Happy Wednesday to all of our travel friends, both near and far! Here are some articles we’ve read from other bloggers (and other sources) that we think you may like, as well, so we’re passing them along.
Resort fees are almost universally unpopular. No one likes searching for a hotel and finding a good price, only to find out the price is actually more than you thought because this fee will be added to your bill. We’ve written about resort fees before, what they are and how you can try to avoid staying at a hotel that charges them.
These fees are in the news because of a lawsuit filed against Marriott by the DC Attorney General, claiming the fees hide the true price of a hotel room, which they do. No matter how much the hotels say the fees are disclosed, there’s no reason why you book a room and you’re told you’re going to pay X but you actually are going to pay X + Fee.
It’s no surprise that Marriott CEO Arne Sorenson was asked about the lawsuit and the fees during an interview with LinkedIn. He said the fees aren’t going away but they’re a good value for what you get in return. He also defends that the fees are well disclosed when booking a room. There’s one part of his comments that has everyone shaking their heads.
One of the inner struggles I have when booking any type of travel is the desire to pay as little as possible and understanding that paying a little extra would be incredibly more convenient. It became such a problem for me that I made a rule for myself about decisions less than $15. I’ll always pay the money if it will make our lives easier.
I was presented with an interesting dilemma when booking a Courtyard by Marriott. The hotel is a category 3, which is a perfect place to use up some of our free night certificates.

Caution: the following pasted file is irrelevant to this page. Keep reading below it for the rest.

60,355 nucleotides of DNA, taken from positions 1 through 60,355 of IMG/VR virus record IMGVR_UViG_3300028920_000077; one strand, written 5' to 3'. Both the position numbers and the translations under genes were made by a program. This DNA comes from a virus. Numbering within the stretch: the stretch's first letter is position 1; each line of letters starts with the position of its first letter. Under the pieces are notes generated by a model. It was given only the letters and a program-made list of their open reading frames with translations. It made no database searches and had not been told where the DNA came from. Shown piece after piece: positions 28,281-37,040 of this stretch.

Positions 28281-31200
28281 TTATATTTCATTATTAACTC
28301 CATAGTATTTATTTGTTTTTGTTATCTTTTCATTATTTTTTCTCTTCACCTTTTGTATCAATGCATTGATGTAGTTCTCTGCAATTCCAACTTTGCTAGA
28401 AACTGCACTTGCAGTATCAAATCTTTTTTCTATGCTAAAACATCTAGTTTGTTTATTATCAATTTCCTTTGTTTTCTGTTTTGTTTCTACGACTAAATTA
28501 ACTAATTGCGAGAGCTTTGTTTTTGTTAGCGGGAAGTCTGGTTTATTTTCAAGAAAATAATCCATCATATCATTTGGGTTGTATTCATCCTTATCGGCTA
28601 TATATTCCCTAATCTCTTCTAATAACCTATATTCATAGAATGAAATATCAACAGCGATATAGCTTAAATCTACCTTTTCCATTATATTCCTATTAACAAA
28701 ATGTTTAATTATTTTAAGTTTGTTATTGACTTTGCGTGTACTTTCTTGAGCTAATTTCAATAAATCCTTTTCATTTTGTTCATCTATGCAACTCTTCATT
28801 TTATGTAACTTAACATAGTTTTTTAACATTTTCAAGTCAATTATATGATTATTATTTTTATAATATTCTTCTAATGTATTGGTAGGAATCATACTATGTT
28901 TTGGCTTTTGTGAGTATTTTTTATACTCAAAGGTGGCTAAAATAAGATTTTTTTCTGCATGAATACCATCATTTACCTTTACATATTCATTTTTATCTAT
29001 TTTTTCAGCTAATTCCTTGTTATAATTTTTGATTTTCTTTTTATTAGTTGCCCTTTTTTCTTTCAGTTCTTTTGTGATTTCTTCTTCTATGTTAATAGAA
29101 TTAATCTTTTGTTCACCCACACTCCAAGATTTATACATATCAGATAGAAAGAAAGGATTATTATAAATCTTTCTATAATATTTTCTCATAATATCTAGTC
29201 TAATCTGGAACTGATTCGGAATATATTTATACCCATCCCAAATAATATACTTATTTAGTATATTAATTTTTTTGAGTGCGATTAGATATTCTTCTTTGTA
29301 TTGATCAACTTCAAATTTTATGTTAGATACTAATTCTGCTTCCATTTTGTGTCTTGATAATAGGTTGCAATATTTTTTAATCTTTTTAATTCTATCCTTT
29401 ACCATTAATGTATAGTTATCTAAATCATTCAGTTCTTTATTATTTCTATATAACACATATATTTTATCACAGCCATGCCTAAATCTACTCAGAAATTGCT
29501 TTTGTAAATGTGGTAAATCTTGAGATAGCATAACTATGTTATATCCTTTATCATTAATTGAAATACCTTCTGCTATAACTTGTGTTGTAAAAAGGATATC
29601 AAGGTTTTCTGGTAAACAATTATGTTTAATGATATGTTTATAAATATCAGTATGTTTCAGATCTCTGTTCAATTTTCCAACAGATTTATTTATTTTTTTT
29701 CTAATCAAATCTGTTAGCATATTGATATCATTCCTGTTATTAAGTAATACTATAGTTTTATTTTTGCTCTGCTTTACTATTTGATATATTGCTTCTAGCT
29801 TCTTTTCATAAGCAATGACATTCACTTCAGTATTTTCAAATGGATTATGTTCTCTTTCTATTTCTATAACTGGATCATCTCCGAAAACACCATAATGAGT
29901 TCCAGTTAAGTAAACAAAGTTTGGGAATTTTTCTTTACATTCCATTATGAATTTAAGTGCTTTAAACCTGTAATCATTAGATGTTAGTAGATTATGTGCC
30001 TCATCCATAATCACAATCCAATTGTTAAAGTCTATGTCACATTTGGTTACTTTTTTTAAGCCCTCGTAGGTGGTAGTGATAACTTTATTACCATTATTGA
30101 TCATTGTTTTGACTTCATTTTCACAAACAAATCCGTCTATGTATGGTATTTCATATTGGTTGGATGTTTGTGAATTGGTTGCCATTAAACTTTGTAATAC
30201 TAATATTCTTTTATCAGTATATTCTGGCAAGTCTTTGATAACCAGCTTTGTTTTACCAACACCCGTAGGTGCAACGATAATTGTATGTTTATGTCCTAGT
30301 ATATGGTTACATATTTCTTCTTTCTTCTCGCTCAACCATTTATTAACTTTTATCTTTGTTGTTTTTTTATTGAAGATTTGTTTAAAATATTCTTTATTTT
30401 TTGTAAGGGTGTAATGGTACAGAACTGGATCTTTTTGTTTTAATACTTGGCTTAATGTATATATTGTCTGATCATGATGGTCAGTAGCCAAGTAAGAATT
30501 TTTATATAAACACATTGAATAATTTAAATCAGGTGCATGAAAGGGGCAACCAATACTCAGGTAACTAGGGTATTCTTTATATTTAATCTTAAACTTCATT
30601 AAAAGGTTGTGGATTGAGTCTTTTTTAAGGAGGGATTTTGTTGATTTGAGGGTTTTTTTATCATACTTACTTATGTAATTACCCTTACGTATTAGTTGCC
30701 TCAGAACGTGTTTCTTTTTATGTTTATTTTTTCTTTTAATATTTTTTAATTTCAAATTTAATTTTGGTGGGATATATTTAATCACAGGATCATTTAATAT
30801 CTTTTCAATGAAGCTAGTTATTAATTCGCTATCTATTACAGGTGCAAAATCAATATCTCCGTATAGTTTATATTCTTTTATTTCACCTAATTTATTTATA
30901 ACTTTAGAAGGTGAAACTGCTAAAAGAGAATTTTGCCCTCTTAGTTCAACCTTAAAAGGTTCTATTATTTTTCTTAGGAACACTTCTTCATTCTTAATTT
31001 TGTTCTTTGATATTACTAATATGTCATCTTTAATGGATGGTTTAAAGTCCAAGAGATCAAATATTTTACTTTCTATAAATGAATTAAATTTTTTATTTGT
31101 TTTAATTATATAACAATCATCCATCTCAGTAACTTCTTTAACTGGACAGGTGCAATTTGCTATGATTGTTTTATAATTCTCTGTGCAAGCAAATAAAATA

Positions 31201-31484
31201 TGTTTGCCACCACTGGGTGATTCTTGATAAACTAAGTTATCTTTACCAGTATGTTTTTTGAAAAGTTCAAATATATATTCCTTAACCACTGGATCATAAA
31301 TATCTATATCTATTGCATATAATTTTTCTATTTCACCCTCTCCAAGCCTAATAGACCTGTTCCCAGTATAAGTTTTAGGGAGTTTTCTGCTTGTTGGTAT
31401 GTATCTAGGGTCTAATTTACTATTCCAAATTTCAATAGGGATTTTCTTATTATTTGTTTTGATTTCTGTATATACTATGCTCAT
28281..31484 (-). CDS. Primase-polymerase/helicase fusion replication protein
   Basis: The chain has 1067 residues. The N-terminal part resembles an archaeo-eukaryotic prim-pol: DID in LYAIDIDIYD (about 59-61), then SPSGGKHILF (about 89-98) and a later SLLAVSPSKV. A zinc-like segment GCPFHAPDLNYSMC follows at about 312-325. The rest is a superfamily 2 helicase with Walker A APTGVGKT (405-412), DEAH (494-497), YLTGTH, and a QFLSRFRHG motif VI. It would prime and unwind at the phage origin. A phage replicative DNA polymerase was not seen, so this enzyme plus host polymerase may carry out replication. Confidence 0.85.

That was, until I checked the room rate.
The major hotel chains love to promote how environmentally friendly they are. Some of the ways they can save energy are by using smart building techniques along with not wasting energy in the rooms. Now, some of these energy savings have led to customer annoying trends like hotel thermostats with motion sensors or ones that are programmed to lie about the temperature settings, power outlets that turn off with the light switch and the removal of individual toiletries in favor of larger, refillable containers. Hotels also remind their guests to try and save on the waste of water by rehanging towels instead of asking for new ones every day.
There’s even one hotel chain that will pay you to help the environment. Continue reading “Would You Like The Points Or A Tree?”
One of the great perks of the Marriott co-brand credit cards from Chase has always been the free night certificate you get every year at your account anniversary. When Marriott Bonvoy finally consolidated the credit card portfolios of American Express and Chase to only offer one type of card in each category (entry level, premium, luxury and business), it left in its wake a number of no longer available cards with varying benefits.
I didn’t pay as much attention as I should have to all the changes. I knew that I’d have a bunch of free night certificates. Probably more than I’d like to have and that’s something I’ll need to take care of in the future. But for now, I just need to figure out how to use all of these free night certificates.
Herein lies the problem. All of the certificates are for different point levels. Continue reading “How Did I End Up With Three Different Point Value Marriott Free Night Certificates?”